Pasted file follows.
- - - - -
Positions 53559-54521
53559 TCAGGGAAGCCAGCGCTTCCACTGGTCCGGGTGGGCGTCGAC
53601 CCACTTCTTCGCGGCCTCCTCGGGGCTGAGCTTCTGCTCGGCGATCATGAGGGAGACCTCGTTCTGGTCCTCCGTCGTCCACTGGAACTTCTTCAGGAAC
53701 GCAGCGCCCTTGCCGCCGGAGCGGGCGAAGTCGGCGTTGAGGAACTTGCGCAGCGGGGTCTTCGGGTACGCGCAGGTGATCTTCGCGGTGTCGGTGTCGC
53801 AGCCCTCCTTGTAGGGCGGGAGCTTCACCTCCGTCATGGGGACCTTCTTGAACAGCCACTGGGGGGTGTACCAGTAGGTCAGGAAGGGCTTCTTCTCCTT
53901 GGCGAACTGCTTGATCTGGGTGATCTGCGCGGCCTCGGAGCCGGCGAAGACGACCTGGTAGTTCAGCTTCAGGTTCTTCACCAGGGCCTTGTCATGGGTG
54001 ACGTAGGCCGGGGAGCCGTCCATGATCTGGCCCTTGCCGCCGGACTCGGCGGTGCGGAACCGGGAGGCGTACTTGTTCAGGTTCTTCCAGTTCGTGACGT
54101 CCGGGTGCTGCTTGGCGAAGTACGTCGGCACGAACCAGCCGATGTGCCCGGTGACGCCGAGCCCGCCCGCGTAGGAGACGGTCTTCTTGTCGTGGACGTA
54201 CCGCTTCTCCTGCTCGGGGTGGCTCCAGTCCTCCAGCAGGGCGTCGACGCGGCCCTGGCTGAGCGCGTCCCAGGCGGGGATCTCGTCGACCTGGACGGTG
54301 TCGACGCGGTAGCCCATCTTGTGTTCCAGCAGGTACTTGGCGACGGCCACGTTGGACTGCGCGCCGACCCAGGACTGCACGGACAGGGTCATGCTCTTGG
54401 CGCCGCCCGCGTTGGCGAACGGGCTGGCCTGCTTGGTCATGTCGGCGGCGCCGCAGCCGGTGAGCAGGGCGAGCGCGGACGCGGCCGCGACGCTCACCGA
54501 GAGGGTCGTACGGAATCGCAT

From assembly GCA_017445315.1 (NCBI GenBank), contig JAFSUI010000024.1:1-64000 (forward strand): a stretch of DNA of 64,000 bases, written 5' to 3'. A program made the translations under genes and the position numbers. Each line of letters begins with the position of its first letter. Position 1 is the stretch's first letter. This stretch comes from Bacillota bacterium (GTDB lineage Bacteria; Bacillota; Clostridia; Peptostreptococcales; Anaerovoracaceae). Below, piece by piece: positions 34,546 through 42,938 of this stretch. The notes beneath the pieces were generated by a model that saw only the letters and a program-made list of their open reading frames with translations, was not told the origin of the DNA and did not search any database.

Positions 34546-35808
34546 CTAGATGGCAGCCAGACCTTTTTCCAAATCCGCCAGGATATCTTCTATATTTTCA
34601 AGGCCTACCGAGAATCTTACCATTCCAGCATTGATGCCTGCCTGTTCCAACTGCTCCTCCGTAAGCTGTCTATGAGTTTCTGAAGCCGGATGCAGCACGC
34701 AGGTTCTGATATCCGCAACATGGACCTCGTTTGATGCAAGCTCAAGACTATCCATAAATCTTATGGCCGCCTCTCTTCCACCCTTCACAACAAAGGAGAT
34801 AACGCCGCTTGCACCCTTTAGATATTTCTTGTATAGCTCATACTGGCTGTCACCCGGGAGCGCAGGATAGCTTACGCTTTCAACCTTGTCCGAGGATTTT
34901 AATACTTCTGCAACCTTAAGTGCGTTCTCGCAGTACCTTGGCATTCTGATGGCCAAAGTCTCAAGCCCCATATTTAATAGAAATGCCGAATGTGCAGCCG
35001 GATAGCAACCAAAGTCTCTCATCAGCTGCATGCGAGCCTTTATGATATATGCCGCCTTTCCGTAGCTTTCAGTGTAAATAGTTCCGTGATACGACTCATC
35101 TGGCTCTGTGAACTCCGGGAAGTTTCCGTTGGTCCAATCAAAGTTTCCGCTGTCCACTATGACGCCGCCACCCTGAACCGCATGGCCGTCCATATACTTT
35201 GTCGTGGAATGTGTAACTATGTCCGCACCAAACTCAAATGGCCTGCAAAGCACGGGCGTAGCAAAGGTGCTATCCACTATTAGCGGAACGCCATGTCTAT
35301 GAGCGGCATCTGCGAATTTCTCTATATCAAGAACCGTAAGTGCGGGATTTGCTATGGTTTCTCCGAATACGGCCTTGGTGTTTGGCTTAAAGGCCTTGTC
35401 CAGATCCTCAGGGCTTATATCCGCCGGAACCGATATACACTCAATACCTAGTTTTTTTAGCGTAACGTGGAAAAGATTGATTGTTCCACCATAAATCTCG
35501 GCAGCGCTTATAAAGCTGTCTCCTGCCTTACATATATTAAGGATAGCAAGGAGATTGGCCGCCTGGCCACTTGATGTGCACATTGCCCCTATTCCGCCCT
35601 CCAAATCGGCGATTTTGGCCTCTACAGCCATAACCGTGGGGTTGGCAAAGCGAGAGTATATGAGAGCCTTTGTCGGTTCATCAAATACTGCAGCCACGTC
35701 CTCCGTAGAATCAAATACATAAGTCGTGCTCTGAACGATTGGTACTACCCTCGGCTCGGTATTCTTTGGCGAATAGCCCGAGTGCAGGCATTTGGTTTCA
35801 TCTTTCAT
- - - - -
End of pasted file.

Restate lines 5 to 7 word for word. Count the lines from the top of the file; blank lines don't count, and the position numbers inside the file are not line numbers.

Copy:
53801 AGCCCTCCTTGTAGGGCGGGAGCTTCACCTCCGTCATGGGGACCTTCTTGAACAGCCACTGGGGGGTGTACCAGTAGGTCAGGAAGGGCTTCTTCTCCTT
53901 GGCGAACTGCTTGATCTGGGTGATCTGCGCGGCCTCGGAGCCGGCGAAGACGACCTGGTAGTTCAGCTTCAGGTTCTTCACCAGGGCCTTGTCATGGGTG
54001 ACGTAGGCCGGGGAGCCGTCCATGATCTGGCCCTTGCCGCCGGACTCGGCGGTGCGGAACCGGGAGGCGTACTTGTTCAGGTTCTTCCAGTTCGTGACGT